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Perplexing Pinot: Country divided in confusion over wine

-Six in ten Brits are confused about what a sommelier is, with a fifth believing they are someone who smells perfume-

  • 9 in 10 believe that choosing the house wine is the cheapest and easiest option
  • Only 30% of diners admit to feeling confident pairing wine with food
  • Cloying, legs and baked, three words less than 10% of diners understand in relation to wine
  • Almost 70% of under 24’s don’t know what a sommelier is

 

30 May 2017… There’s nothing better than a delicious glass of wine when dining out, but with over half the nation (56%) admitting to being confused about what a sommelier is, are we really getting the most out of our wine when we dine?

Research released today by OpenTable, the world’s leading online restaurant booking platform, shows that when dining at restaurants 66% of Brits will fall into choosing the house wine, with an overwhelming 90% believing it to be both the cheapest and the easiest option. Although house wine may be the easiest option, it isn’t always the cheapest and it is in fact named ‘house wine’, as it is simply the houses’ recommendation.

From mind muddling Merlot to perplexing Pinot, diners feel confident in describing wines as ‘full bodied’ ‘corked’, ‘sweet’ and ‘acidic’ but only 1 in 10 understand terminology such as ‘legs’, ‘cloying’ and ‘baked’ when it comes to describing their wine.

It seems that we should respect our elders when it comes to wine as almost two thirds (67%) of over 55s knew what a sommelier’s role was, whilst only 30% of 18-24s could correctly identify the role. Additionally, a fifth of under 24s admitted to feeling too embarrassed to ask their waiters about wine while dining.

Over half of those researched (56%) admitted they don’t feel confident enough to pair wine with their meal and don’t understand why a sommelier/waiter will give them the opportunity to taste the wine in a restaurant. In a bid to make sure diners feel more confident in paring their wine with their dining experience, OpenTable has teamed up with a top sommelier at The Gordon Ramsay Group to give some top tips on choosing the right wine.

Antonio Roveda, Head Sommelier at Gordon Ramsay’s Savoy Grill, comments, “The role of a sommelier is to help guide you through a wine list and choose the best wine to complement your food, ensuring you do not feel intimated by the choice on offer. At the Savoy Grill, we want our guests to enjoy the whole dining experience and choosing the right wine plays a huge part in that. We advise diners to speak to the sommelier and to be honest about what they are looking for, without feeling any pressure. This will not only allow the diner to choose the right wine for their meal and price range, but it will also enable them to gain additional knowledge about their personal preference that can be used at their next restaurant occasion.”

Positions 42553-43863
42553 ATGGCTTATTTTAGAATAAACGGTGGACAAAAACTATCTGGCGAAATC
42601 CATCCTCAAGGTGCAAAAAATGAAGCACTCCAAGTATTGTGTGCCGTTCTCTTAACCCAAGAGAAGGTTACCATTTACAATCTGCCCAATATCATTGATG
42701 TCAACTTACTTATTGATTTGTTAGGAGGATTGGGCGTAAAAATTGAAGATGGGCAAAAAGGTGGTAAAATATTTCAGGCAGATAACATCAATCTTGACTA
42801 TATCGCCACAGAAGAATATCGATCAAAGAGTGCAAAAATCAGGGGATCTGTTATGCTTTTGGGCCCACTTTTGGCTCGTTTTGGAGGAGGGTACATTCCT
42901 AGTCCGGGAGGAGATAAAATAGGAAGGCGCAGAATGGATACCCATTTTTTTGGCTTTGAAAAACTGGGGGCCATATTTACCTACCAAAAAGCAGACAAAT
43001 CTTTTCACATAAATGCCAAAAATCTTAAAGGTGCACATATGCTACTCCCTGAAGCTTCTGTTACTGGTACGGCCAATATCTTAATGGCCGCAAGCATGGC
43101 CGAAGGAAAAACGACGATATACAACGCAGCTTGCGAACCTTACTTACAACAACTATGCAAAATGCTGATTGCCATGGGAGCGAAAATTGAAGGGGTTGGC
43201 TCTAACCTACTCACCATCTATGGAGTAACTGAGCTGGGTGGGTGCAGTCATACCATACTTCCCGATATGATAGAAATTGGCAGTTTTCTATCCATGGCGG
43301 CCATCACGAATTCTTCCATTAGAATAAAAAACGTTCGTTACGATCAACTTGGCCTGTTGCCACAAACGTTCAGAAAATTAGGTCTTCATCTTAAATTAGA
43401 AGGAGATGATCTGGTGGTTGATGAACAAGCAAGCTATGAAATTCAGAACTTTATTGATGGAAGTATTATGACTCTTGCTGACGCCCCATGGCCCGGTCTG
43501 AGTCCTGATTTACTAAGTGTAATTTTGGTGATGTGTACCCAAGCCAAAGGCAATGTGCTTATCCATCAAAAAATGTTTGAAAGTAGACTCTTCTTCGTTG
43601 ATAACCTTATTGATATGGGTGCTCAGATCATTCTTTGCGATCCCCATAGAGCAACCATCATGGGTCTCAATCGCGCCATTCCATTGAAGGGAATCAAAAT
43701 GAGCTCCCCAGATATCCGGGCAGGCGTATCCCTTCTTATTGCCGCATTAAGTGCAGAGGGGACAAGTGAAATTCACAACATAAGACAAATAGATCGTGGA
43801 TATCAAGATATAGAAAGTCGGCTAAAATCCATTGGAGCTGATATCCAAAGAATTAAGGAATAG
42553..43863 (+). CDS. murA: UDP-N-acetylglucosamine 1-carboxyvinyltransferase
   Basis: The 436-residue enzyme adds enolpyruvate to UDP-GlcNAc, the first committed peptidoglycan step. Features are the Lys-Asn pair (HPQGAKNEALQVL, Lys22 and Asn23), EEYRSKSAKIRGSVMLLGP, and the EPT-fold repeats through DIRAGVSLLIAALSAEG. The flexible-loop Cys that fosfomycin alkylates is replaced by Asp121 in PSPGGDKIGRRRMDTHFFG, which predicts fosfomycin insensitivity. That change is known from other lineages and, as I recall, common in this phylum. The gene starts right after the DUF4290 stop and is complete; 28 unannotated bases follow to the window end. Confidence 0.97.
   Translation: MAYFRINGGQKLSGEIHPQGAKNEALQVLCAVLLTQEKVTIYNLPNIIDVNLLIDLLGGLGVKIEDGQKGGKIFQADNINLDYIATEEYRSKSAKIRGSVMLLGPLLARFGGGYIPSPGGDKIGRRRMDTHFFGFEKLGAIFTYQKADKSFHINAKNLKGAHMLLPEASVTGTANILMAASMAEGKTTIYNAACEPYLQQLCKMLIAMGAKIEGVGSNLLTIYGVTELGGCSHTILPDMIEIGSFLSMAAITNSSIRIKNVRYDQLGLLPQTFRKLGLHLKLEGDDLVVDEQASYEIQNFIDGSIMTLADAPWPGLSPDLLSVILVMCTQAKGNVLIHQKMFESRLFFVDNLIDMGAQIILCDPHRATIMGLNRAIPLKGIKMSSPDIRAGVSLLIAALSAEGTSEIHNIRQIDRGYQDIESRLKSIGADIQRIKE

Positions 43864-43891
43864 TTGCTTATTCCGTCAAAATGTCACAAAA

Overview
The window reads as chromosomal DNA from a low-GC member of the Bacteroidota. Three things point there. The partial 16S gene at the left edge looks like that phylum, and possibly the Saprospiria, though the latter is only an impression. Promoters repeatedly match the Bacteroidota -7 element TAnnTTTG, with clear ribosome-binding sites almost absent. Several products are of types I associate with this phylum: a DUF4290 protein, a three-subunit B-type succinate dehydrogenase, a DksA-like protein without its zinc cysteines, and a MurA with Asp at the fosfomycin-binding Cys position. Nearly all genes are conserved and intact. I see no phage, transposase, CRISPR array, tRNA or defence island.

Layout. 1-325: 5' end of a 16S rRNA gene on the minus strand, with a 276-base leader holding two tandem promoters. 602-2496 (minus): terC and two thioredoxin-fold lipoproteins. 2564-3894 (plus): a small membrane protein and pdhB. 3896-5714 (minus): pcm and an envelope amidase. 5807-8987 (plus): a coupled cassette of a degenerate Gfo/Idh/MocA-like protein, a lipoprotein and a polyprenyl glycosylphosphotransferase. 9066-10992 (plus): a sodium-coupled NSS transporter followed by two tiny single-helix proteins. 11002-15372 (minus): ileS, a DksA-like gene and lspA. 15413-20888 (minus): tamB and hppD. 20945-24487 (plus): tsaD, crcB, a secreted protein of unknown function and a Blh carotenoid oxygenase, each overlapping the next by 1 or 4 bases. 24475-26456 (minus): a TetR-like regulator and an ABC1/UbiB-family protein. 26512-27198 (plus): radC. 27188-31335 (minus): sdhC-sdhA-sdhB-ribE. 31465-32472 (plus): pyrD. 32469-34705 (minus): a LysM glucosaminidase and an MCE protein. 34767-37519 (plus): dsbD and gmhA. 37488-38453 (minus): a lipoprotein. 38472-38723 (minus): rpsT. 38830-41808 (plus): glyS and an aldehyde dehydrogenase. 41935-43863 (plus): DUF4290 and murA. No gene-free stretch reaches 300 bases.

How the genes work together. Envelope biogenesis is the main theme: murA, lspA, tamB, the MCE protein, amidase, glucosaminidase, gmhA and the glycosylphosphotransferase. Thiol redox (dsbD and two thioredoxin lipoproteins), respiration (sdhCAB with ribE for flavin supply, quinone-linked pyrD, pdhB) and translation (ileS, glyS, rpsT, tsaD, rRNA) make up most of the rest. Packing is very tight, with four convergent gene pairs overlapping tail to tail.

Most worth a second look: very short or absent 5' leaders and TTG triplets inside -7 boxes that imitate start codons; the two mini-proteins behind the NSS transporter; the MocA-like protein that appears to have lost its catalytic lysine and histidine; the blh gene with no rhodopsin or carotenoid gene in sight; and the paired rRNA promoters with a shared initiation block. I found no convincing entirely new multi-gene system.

Adrian Valeriano, Vice President, Europe, OpenTable, comments, “Wine and great food is the perfect combination for any restaurant experience and at OpenTable we are dedicated to ensuring everyone has the perfect dining experience time after time. With our research showing that some diners may not be confident in ensuring they have the best wine to complement their meal, we’re delighted to be working with Antonio Roveda from Gordon Ramsay’s Savoy Grill to help uncork some of the wine myths diners have highlighted. Once you know your how to tell your Shiraz from your Cabernet Sauvignon, and which dish to pair it with, your restaurant experience will have never tasted so good.”

 

Top tips from Antonio Roveda, Head Sommelier at Gordon Ramsay’s Savoy Grill:

  • House wine is a restaurant’s flagship wine. It is usually medium bodied and well balanced to go with a whole host of key dishes. It isn’t necessarily the cheapest but it will generally represent good value for money.
  • Use your sommelier – It isn’t every day that you have a sommelier on hand so use them to learn more about wine. Today the sommelier presence across restaurants is very strong and they are easily identifiable. It’s great to try something different when you have professional advice.
  • Orange wine has been growing in popularity, so ask if this will go with your menu. It’s a versatile wine and tends to go well with seafood, fatty or salty foods. Your sommelier will always help you identify wines which are on trend and can also help with information about areas, vintages and producers as well as food and wine pairings.
  • Let the menu guide your wine choice. After choosing your food, the wine will need complement it. The strength of the food and wine are directly proportional – the stronger the food, the stronger the wine. Likewise, the sweeter the dessert, the sweeter the wine. When food and wine are equally matched, they neutralise each other and there is a balance of flavour for you to taste.
  • Go with a wine that you are comfortable with. You will enjoy the experience more if you are confident with what you have chosen or have been recommended.
  • The more you try different wines, the more you appreciate the different flavours and smells. Exercising the palate will allow you to understand the special bond between the food and wine.

– ENDS –

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